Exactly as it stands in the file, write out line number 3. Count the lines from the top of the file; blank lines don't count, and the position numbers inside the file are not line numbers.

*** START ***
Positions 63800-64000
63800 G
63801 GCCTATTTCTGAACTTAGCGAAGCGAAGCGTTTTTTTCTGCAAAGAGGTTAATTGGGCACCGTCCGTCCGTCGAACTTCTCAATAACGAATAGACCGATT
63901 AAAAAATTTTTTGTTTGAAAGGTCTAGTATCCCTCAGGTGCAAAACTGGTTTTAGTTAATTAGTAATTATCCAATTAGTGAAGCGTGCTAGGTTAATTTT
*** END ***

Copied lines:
63801 GCCTATTTCTGAACTTAGCGAAGCGAAGCGTTTTTTTCTGCAAAGAGGTTAATTGGGCACCGTCCGTCCGTCGAACTTCTCAATAACGAATAGACCGATT